Understanding mobility choices: the typology of transport users in the Bordeaux urban area

Background of the study

Bordeaux Urban Planning Agency (A’Urba) in France recently published on its website, in association with 6t, a fun and interactive interface  to understand the perception held by Bordeaux users of different means of transport within the urban area.

To achieve this, 6t established, based on the Household Travel Survey, for the Bordeaux  urban area a typology of modes of transport users.

The principles of the typology of transport users 

The Household-Travel Survey (HTS) for Bordeaux, conducted in 2009 is a survey of a sample representative of 6 011 households (13 321 people) residing in the selected survey perimeter, i.e. the 96 municipalities of the greater Bordeaux area (27 municipalities of the Bordeaux Urban Community and 69 municipalities bordering this territory) in order to observe and understand mobility practices among inhabitants of this territory. Within this investigation, the “Opinion” sheet is filled out in each household by a randomly selected person over 16 years (i.e. 6011 respondents). This sheet includes a section on perceptions of the private car, public transport and of cycling. For each of these three modes of transport, the respondents provided three adjectives for their assessment. In total, out of about 6011 respondents, more than 49,500 adjectives were identified, which implies a non-response rate of about 8%.

Based on the Household-Travel Surveys, inhabitants were classified according to their predispositions to the use of various modes of transport.The principles for constructing the typology are as follows :

  1. The dimension of modal habitsdistinguishes between those who only use one mode of transport and those who use more than one. This principle is supported by the frequency with which different modes of transport are used, as reported in the HTS.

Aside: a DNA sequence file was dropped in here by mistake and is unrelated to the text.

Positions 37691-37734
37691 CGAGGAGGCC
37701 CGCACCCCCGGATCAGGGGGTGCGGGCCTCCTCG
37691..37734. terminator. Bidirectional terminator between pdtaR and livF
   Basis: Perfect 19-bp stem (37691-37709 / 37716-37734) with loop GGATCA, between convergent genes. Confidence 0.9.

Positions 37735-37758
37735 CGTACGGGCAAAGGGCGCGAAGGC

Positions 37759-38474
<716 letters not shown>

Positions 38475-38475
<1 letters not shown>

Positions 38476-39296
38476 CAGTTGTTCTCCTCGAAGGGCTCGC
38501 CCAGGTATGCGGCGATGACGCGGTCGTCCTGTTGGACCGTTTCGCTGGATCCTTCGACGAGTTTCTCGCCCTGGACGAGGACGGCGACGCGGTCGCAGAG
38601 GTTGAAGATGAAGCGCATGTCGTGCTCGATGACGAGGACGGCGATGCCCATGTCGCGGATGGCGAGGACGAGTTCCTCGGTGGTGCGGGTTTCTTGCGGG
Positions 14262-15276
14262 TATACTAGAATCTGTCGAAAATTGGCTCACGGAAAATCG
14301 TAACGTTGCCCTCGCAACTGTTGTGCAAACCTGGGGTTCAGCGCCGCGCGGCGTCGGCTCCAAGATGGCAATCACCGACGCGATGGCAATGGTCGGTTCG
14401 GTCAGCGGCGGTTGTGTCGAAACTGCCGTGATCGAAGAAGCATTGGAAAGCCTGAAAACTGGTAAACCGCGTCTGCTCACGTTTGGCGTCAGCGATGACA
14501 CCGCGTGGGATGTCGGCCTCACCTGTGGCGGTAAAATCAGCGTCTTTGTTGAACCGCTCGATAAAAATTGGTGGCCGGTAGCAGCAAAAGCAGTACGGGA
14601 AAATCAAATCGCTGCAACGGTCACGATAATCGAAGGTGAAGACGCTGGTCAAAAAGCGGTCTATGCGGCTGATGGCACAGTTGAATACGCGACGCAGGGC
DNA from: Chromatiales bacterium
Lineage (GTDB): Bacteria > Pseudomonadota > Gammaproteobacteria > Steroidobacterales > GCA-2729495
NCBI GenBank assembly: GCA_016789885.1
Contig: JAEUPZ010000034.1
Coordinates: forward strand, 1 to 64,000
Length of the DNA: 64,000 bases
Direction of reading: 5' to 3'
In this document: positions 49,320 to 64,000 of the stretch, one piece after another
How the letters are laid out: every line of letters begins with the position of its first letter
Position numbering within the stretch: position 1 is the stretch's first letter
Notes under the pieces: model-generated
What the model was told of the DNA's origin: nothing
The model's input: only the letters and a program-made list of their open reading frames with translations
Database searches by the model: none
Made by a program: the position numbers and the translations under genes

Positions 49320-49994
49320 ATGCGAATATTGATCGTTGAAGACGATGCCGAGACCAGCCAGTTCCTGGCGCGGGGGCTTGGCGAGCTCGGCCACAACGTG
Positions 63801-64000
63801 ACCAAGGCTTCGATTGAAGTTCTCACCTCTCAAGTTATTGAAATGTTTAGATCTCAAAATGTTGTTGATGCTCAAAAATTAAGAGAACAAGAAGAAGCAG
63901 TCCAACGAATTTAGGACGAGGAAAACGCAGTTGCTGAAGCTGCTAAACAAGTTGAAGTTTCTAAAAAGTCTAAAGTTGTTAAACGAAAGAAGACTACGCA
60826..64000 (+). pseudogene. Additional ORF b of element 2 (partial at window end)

2. The dimension of the values distinguishes between respondents who describe transport options according to individual interests (makes one independent, comfortable, etc) and those who describe transport options according to communal interests (ecological, polluting, noisy, etc). This principle is supported by the adjectives listed in the HTS, grouped together as 36 adjectives.
  3. The attitudes dimension distinguishes between respondents according to their usage preferences, ie, on the opinion (be it positive, neutral or negative) which they have of different modes of transport. This principle is determined according to adjectives listed in the HTS.

In this way, on the basis of spontaneously listed adjectives to describe different modes of transport and frequencies of usage for these modes of transport, this typology enables the measurement of the potentialities for modal transfer from one mode of transport to another and the identification of comparable population segments within different contexts.>> The study’s findings: an image according to modes of transport which is variable

  • The dimension of modal habits within the Bordeaux urban area

Across the Bordeaux urban area, the private car as the driver is used regularly (more than twice per week) by 69% of the population. 26% of inhabitants aged 16 and over are the passengers of a private car at least twice a week. Conversely, users of public transport tend to be more casual (45%) than regular (29%). Public transport is therefore used on a more occasional basis.

As far as bicycle usage is concerned, this is much lower. Almost two thirds of inhabitants of the Bordeaux urban area never travels by bicycle, 14% use it regularly and 23% travel by bicycle occasionally.

  • The dimension of the values 

The three modes of transport studied enjoy a positive image-75% of the inhabitants of the Bordeaux urban area have a positive opinion of bicycle travel, and 65% of inhabitants regard private cars favourably. Public transport attracts the least favourable opinion, with 61% in favour of it.

  • The attitudes dimension 

The car has qualities stemming from its practicality. It comes across as a means of transport which is useful and indispensable, but it pollutes and is expensive. Cars are indispensable on urban peripheries for those who use them every day, but are expensive and polluting in urban hypercentres.

Public transport is practical, ecological and economical, but also over-used and insufficient. These negative features do not pertain to the means’ of transport’s characteristics. Public  transport is cheap, but insufficient on the periphery, and jammed in the centre.

The bicycle is an environmentally friendly means of transportation which is also physical, and good for one’s health. The main shortcoming listed to qualify the bike is the fact that it is dangerous.

 

And you, what type of transport users are you?

 

Capture d’écran 2016-11-03 à 20.04.46


 

Photo credit: 6t, 2015

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